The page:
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Disability Discrimination

Employers must treat qualified employees or job applicants, regardless of disability, fairly. It is unlawful to treat employees unfavorably due to any disability. Unfortunately, disability discrimination in Colorado happens. It could be a supervisor or a co-worker creating a hostile work environment. It does not matter who is causing it; what matters is that an employee feels discriminated against in the workplace based on his/her disability. When this happens, employers must take action. 

At The Workplace Counsel, our employment lawyers based in Denver understand the complexities of the federal Americans with Disabilities Act (ADA) and the Colorado Anti-Discrimination Act (CADA), and will protect employer's rights. Contact us at 303-625-6400 to schedule a consultation and to learn more about legal options.

What Constitutes Disability Discrimination?

Disability discrimination occurs when a person who suffers from a disability is treated less favorably as an employee or a job applicant due to that disability. Disability discrimination also occurs when a person is treated differently due to their association with a person with a disability.  

The federal Americans with Disability Act (ADA) became law in 1990. In 2008, the Americans with Disabilities Act Amendments Act (ADAAA) became law. The ADAAA clarifies the scope and definition of disability under the ADA.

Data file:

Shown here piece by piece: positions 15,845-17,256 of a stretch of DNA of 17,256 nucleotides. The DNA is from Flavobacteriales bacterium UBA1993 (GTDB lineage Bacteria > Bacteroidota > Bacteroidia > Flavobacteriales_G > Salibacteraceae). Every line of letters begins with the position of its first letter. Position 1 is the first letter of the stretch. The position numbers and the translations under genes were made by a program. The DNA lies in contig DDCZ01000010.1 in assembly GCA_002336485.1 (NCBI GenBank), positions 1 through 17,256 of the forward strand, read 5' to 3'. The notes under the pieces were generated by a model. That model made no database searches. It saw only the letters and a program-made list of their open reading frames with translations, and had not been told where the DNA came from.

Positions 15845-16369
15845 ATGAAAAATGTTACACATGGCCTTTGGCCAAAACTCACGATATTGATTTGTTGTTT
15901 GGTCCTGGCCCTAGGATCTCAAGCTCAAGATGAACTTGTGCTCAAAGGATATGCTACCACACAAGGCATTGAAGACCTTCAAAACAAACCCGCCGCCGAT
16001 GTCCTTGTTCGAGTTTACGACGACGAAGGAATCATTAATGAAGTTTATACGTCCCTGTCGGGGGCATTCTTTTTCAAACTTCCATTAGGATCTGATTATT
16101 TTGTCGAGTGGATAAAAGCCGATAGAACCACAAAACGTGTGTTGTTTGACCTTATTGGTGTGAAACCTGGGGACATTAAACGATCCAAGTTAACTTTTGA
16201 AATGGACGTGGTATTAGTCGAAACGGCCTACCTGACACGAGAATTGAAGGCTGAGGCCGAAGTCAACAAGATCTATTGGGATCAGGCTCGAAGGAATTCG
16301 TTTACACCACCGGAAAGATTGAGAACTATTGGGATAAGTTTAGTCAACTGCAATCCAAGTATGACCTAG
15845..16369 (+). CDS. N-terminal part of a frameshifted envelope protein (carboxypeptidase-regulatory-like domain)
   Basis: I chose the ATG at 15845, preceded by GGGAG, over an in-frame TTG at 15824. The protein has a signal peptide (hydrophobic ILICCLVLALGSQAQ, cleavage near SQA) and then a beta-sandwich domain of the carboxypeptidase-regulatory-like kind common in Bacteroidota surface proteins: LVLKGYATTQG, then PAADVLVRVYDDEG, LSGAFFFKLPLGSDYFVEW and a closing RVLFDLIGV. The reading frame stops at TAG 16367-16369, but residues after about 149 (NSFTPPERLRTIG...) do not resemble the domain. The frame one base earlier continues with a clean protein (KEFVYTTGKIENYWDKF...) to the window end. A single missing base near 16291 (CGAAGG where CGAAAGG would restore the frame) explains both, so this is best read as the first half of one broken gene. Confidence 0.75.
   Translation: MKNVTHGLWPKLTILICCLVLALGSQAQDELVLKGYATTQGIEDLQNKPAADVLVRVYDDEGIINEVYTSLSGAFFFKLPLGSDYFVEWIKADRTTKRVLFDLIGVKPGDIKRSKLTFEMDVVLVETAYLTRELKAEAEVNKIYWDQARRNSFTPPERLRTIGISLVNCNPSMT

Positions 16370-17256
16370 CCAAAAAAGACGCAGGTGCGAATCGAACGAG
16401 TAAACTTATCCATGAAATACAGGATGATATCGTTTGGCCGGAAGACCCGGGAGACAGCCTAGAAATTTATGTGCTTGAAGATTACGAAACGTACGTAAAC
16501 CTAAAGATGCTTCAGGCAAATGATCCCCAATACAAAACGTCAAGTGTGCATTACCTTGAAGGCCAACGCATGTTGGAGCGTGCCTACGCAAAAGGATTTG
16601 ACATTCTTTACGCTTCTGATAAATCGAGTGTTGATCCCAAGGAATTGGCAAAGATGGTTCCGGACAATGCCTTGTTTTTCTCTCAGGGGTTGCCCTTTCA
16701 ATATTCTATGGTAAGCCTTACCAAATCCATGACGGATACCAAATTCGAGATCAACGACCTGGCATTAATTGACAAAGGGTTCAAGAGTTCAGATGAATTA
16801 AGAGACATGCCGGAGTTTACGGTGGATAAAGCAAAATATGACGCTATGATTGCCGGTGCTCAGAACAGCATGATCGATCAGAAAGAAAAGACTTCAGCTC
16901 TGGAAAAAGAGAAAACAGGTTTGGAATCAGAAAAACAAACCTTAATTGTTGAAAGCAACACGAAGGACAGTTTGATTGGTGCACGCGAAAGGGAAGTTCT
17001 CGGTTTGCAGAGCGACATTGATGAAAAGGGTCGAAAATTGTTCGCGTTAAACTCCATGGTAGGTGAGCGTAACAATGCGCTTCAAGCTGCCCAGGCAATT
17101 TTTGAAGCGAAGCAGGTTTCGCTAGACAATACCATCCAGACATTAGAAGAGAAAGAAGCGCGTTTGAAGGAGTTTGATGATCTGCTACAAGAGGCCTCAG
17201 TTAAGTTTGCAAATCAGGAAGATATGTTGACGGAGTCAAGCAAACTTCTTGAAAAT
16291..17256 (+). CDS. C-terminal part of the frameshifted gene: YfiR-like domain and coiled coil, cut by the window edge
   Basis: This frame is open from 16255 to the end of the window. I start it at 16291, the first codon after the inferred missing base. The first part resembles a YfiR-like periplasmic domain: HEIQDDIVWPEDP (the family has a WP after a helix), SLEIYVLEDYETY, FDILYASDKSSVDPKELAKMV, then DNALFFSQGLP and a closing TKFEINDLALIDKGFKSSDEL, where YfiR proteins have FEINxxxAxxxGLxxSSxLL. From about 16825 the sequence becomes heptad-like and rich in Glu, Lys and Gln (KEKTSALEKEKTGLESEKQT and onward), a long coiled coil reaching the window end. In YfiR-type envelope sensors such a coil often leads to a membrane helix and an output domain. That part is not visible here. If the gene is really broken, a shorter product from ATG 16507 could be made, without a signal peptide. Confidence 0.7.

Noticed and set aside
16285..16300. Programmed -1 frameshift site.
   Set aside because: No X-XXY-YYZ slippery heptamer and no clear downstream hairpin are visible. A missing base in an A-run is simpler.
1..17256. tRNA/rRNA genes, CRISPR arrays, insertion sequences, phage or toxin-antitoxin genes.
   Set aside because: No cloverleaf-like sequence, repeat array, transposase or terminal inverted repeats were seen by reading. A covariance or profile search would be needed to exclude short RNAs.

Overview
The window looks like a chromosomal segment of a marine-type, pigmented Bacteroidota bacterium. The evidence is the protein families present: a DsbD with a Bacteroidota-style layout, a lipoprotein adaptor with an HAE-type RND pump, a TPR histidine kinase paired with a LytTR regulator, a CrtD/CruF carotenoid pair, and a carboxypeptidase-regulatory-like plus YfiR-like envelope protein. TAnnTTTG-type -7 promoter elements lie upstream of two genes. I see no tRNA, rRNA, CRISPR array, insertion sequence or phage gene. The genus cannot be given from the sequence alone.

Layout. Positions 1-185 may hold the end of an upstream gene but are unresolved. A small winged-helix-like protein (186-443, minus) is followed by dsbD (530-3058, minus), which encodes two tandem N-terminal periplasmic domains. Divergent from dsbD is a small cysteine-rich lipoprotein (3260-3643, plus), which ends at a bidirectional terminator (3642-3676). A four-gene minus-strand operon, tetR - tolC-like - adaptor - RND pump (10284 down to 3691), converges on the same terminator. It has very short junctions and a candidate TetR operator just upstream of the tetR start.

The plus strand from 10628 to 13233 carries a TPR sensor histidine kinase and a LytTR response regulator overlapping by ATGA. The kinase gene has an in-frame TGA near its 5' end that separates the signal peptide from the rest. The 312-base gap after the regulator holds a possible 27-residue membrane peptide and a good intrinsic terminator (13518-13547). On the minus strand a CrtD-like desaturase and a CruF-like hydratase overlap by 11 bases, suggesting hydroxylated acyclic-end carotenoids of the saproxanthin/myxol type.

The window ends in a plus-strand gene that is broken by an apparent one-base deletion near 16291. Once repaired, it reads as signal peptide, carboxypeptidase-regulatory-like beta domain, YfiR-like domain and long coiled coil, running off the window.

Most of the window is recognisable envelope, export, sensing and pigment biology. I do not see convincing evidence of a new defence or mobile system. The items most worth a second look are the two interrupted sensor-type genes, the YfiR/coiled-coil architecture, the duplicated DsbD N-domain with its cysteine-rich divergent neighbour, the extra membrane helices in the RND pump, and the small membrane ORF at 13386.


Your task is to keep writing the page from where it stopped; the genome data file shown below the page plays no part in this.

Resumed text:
In Colorado, the Colorado Anti-Discrimination Act (CADA) also prohibits discrimination on the basis of disability.

What Is a Disability?

Disabled employees entitled to protection under the law must be qualified for the job and have a disability defined by the ADA and/or CADA. A disability can be established in one of three ways:

  1. The employee has a physical or mental condition, and it substantially limits a major life activity. Examples of major life activities include walking, seeing, and hearing.
  2. The employee has a history or record of a disability (mental or physical impairment) that substantially limited a major life activity, even though the employee may not have the disability now. An example of this type of disability is cancer––an employee had cancer but is now in remission.
  3. The employee is regarded as having an impairment, which means he/she does not have a disability but is treated by an employer as having one.

Examples of Qualifying Disabilities

  • Autism
  • Bipolar disorder
  • Blindness
  • Cancer
  • Cerebral palsy
  • Deafness
  • Depression (severe)
  • Diabetes
  • Epilepsy
  • HIV infection
  • Loss of limb(s)
  • Multiple sclerosis
  • Muscular dystrophy
  • Paraplegia
  • Post-traumatic stress disorder (PTSD)
  • Quadriplegia
  • Schizophrenia

Examples of Non-Qualifying Disabilities

Simply having a medical condition or mental health issue will not always constitute a disability for the purposes of disability discrimination complaints or claims. Examples of conditions that do not generally constitute an impairment in terms of the ADA include:

  • Compulsive gambling
  • Kleptomania
  • Pedophilia
  • Psychoactive substance use disorders (as a consequence of illegal substance abuse)
  • Sexual behavior disorders 

Examples of Disability Discrimination

Disability discrimination can take various forms. Some common examples are described below.

Inaccessible Areas